Original author(s)Tim Paterson
Developer(s)Seattle Computer Products, Microsoft, Digital Research, IBM, Toshiba
Initial release1980; 43 years ago (1980)
Written inMS-DOS: x86 assembly language
Operating system86-DOS, MS-DOS, PC DOS, FlexOS, 4690 OS, PTS-DOS, SISNE plus, Windows, DR DOS
LicenseMS-DOS: MIT

In computing, sys is a command used in many operating system command-line shells and also in Microsoft BASIC.

DOS, Windows, etc.

SYS.COM (among other commands) in IBM PC DOS 1.0.
SYS.COM (among other commands) in IBM PC DOS 1.0.

SYS is an external command of Seattle Computer Products 86-DOS,[1] Microsoft MS-DOS, IBM PC DOS, Digital Research FlexOS,[2] IBM/Toshiba 4690 OS,[3] PTS-DOS,[4] Itautec/Scopus Tecnologia SISNE plus,[5] and Microsoft Windows 9x operating systems. It is used to make an already formatted medium bootable. It will install a boot sector capable of booting the operating system into the first logical sector of the volume. Further, it will copy the principal DOS system files, that is, the DOS-BIOS (IO.SYS or IBMBIO.COM) and the DOS kernel (MSDOS.SYS or IBMDOS.COM) into the root directory of the target. Due to restrictions in the implementation of the boot loaders in the boot sector and DOS' IO system, these two files must reside in the first two directory entries and be stored at the beginning of the data area under MS-DOS and PC DOS. Depending on version, the whole files or only a varying number of sectors of the DOS-BIOS (down to only three sectors in modern issues of DOS) will have to be stored in one consecutive part. SYS will try to physically rearrange other files on the medium in order to make room for these files in their required locations. This is why SYS needs to bypass the filesystem driver in the running operating system. Other DOS derivatives such as DR-DOS do not have any such restrictions imposed by the design of the boot loaders, therefore under these systems, SYS will install a DR-DOS boot sector, which is capable of mounting the filesystem, and can then simply copy the two system files into the root directory of the target. SYS will also copy the command line shell (COMMAND.COM) into the root directory.[6] The command can be applied to hard drives and floppy disks to repair or create a boot sector.

Although an article on Microsoft's website says the SYS command was introduced in MS-DOS version 2.0,[7] this is incorrect. SYS actually existed in 86-DOS 0.3 already. According to The MS-DOS Encyclopedia, the command was licensed to IBM as part of the first version of MS-DOS,[8] and as such it was part of MS-DOS/PC DOS from the very beginning (IBM PC DOS 1.0 and MS-DOS 1.25).

DR DOS 6.0 includes an implementation of the SYS command.[9]


The command syntax is:

SYS [drive1:][path] drive2:



sys a:

Microsoft BASIC

SYS is also a command in Microsoft BASIC used to execute a machine language program in memory. The command took the form SYS n where n is a memory location where the executable code starts. Home computer platforms typically publicised dozens of entry points to built-in routines (such as Commodore's KERNAL[10]) that were used by programmers and users to access functionality not easily accessible through BASIC.

See also


  1. ^ 86-DOS - Disk Operating System for the 8086 - User's Manual (PDF). Version 0.3 (Preliminary ed.). Seattle, Washington, USA: Seattle Computer Products, Inc. 1980. Archived from the original (PDF) on 2019-07-14. Retrieved 2019-07-14. (59 pages)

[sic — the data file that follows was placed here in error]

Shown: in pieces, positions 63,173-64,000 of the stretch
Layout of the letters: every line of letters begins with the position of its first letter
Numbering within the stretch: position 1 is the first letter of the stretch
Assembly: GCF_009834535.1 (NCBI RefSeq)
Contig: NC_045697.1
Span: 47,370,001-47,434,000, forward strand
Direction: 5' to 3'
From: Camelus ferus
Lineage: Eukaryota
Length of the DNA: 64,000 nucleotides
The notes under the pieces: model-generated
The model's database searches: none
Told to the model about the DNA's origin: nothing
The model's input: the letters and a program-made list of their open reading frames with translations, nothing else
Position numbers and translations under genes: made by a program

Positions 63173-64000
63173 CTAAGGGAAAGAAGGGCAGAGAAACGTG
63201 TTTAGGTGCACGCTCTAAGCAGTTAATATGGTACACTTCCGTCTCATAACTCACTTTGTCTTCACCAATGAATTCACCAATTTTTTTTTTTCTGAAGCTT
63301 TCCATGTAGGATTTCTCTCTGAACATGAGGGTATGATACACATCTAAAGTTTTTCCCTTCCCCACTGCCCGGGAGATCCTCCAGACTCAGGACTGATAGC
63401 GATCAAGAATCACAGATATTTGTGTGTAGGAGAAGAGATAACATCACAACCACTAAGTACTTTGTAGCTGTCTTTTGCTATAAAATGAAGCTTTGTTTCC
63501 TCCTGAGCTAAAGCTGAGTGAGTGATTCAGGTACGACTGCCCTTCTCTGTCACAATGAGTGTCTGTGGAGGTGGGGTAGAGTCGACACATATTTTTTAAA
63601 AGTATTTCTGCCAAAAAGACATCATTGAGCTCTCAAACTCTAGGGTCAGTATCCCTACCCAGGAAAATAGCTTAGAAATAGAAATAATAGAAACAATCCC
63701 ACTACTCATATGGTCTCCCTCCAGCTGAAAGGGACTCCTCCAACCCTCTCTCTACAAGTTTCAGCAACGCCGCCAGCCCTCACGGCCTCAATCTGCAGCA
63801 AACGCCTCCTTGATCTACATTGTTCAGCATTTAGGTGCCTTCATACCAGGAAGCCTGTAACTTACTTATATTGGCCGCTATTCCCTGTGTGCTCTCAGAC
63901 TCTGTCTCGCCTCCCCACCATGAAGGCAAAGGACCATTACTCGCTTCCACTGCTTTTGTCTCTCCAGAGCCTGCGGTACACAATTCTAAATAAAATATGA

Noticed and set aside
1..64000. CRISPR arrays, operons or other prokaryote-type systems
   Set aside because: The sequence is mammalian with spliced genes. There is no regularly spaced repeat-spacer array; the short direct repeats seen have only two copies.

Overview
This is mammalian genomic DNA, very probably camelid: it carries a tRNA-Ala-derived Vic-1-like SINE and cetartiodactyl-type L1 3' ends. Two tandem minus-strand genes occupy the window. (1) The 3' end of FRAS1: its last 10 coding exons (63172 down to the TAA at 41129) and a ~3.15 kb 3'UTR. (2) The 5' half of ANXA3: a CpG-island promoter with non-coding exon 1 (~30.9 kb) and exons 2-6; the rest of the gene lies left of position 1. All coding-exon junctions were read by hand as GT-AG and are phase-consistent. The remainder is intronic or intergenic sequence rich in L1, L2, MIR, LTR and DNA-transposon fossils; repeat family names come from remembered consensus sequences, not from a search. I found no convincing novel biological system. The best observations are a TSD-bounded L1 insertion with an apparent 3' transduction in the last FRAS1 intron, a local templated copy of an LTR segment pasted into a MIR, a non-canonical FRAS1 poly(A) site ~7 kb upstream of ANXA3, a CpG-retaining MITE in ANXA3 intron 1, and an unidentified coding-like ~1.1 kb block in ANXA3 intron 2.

2. ^ Archived 2019-09-25 at the Wayback Machine[bare URL PDF]
  3. ^[dead link]
  4. ^ "PTS-DOS 2000 Pro User Manual" (PDF). Buggingen, Germany: Paragon Technology GmbH. 1999. Archived (PDF) from the original on 2018-05-12. Retrieved 2018-05-12.
  5. ^ SISNE plus - Referência Sumária | Datassette
  6. ^ Microsoft DOS sys command
  7. ^ SYS.COM Requirements in MS-DOS versions 2.0-6.0
  8. ^ Zbikowski, Mark; Allen, Paul; Ballmer, Steve; Borman, Reuben; Borman, Rob; Butler, John; Carroll, Chuck; Chamberlain, Mark; Chell, David; Colee, Mike; Courtney, Mike; Dryfoos, Mike; Duncan, Rachel; Eckhardt, Kurt; Evans, Eric; Farmer, Rick; Gates, Bill; Geary, Michael; Griffin, Bob; Hogarth, Doug; Johnson, James W.; Kermaani, Kaamel; King, Adrian; Koch, Reed; Landowski, James; Larson, Chris; Lennon, Thomas; Lipkie, Dan; McDonald, Marc; McKinney, Bruce; Martin, Pascal; Mathers, Estelle; Matthews, Bob; Melin, David; Mergentime, Charles; Nevin, Randy; Newell, Dan; Newell, Tani; Norris, David; O'Leary, Mike; O'Rear, Bob; Olsson, Mike; Osterman, Larry; Ostling, Ridge; Pai, Sunil; Paterson, Tim; Perez, Gary; Peters, Chris; Petzold, Charles; Pollock, John; Reynolds, Aaron; Rubin, Darryl; Ryan, Ralph; Schulmeisters, Karl; Shah, Rajen; Shaw, Barry; Short, Anthony; Slivka, Ben; Smirl, Jon; Stillmaker, Betty; Stoddard, John; Tillman, Dennis; Whitten, Greg; Yount, Natalie; Zeck, Steve (1988). "Technical advisors". The MS-DOS Encyclopedia: versions 1.0 through 3.2. By Duncan, Ray; Bostwick, Steve; Burgoyne, Keith; Byers, Robert A.; Hogan, Thom; Kyle, Jim; Letwin, Gordon; Petzold, Charles; Rabinowitz, Chip; Tomlin, Jim; Wilton, Richard; Wolverton, Van; Wong, William; Woodcock, JoAnne (Completely reworked ed.). Redmond, Washington, USA: Microsoft Press. p. 940. ISBN 1-55615-049-0. LCCN 87-21452. OCLC 16581341. (xix+1570 pages; 26 cm) (NB. This edition was published in 1988 after extensive rework of the withdrawn 1986 first edition by a different team of authors. [1])
  9. ^ DR DOS 6.0 User Guide Optimisation and Configuration Tips
  10. ^ "SYS Command".

Further reading